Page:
"Rising Health Care and Poverty". Do my essay. 12 Nov. 2017

Poverty is a major cause of ill health and a barrier to accessing health care when needed

These reforms would be paired with a new tax-credit system to subsidize private coverage for those below the poverty line. Medicaid doctors get paid cents on the dollar, limiting the number of providers who are able to see patients. Medicaid enrollment has grown, but the pool of doctors available to serve the program’s beneficiaries has not expanded in kind. Encouraging private coverage would ensure that more people get access to needed, quality care.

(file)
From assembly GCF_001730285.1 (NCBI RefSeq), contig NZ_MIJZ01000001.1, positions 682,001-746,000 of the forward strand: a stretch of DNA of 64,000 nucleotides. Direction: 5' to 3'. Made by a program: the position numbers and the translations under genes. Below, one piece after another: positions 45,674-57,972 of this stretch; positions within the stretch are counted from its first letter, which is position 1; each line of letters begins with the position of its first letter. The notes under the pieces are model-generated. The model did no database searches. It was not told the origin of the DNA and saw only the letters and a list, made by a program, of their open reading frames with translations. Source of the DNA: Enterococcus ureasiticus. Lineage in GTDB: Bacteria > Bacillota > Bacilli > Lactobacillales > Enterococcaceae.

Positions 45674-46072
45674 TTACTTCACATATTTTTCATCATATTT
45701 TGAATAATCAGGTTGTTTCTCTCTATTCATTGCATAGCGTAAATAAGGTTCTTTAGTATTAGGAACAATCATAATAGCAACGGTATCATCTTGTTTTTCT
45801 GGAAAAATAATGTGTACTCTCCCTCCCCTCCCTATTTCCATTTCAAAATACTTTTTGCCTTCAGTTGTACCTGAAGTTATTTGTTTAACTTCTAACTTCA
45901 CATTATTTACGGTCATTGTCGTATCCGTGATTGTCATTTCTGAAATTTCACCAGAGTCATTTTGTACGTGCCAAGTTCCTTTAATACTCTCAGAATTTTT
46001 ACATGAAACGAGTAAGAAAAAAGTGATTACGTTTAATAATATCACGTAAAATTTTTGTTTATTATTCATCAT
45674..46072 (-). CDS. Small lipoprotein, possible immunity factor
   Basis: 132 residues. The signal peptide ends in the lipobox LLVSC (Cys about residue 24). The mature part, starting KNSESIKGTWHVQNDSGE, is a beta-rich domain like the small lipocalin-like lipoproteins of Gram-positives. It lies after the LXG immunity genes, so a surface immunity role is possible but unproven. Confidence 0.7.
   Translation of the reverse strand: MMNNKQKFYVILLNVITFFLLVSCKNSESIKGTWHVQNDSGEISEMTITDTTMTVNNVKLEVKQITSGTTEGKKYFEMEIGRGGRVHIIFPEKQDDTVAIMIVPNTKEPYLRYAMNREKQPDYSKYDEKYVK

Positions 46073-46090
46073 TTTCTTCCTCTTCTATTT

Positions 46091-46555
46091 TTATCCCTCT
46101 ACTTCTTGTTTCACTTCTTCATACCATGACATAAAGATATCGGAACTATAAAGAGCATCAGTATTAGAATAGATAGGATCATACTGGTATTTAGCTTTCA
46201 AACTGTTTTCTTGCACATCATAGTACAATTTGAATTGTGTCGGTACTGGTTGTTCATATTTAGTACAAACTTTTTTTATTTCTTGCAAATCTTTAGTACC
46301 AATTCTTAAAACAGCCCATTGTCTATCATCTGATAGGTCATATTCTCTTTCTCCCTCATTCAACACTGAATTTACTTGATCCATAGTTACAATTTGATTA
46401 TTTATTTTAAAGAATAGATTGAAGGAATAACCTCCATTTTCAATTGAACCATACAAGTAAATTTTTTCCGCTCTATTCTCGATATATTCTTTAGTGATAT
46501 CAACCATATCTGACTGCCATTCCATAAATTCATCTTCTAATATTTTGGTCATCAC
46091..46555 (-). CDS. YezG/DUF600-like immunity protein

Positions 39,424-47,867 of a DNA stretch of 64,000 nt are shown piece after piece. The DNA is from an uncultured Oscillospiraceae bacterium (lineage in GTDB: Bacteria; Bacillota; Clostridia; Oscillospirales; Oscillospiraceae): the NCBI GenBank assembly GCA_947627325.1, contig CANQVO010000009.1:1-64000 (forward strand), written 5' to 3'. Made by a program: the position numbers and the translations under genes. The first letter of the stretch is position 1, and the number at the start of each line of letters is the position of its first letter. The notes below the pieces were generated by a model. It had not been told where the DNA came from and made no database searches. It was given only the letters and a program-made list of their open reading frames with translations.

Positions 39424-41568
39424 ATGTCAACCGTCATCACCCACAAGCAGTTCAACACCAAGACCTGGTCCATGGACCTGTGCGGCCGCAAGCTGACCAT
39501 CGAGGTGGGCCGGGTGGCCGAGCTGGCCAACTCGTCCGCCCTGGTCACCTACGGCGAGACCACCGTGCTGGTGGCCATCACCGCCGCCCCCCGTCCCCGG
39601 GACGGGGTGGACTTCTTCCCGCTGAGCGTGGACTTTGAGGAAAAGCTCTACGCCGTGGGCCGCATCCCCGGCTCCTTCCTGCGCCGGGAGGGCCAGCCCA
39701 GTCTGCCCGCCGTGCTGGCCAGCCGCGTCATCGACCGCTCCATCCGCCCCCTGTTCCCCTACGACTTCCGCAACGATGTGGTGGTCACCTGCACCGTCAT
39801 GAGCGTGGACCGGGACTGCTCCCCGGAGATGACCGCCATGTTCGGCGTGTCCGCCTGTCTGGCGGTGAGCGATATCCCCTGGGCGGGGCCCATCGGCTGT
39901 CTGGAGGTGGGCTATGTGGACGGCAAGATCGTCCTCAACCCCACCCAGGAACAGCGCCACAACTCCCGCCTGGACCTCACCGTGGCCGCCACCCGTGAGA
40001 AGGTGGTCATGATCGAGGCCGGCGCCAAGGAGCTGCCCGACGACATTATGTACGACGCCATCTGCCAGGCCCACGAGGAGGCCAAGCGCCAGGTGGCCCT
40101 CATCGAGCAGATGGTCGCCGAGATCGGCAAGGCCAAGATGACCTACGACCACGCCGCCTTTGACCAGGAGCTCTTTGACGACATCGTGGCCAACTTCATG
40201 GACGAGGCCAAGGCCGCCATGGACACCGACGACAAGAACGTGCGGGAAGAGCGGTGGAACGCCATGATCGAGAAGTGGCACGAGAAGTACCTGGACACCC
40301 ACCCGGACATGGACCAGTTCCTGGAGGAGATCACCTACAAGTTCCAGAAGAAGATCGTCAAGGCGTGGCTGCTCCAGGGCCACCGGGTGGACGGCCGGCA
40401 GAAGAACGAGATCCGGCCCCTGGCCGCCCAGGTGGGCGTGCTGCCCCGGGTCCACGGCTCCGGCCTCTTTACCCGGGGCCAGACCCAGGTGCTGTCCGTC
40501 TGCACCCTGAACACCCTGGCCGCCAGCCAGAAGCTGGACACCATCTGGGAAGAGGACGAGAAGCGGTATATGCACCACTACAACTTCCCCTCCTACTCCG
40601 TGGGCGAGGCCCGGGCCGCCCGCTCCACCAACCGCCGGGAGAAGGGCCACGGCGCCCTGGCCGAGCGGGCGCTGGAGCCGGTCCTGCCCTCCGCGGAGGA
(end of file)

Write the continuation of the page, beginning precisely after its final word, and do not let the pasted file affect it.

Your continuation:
The Affordable Care Act (ACA) will be fully enacted in all states beginning January 2014. One measure of the ACA will be increasing enrollment into the state’s Medicaid programs. It is also the intent to make private health insurance options more affordable to the “working poor” who do not have employer sponsored coverage. This process will be funded by the federal government for the first three years, after which time the states will be responsible for funding the plan. So many states are currently in financial woes, adding to the additional health care cost which will be exorbitant. (The Daily Briefing, 2013) Many states are opting out of the Medicaid expansion because the cost is simply too steep. Grassroots efforts, community and faith based programs used to educate and uplift these people out of their poverty, may be a less costly alternative. However, there are no easy answers to combat the poverty and disparity that can be found in Appalachia. The ARC has grant monies currently available that is dedicated to improving the conditions in rural Appalachian communities. Tapping into those resources would seem to be more cost effective than expanding Medicaid and other social programs.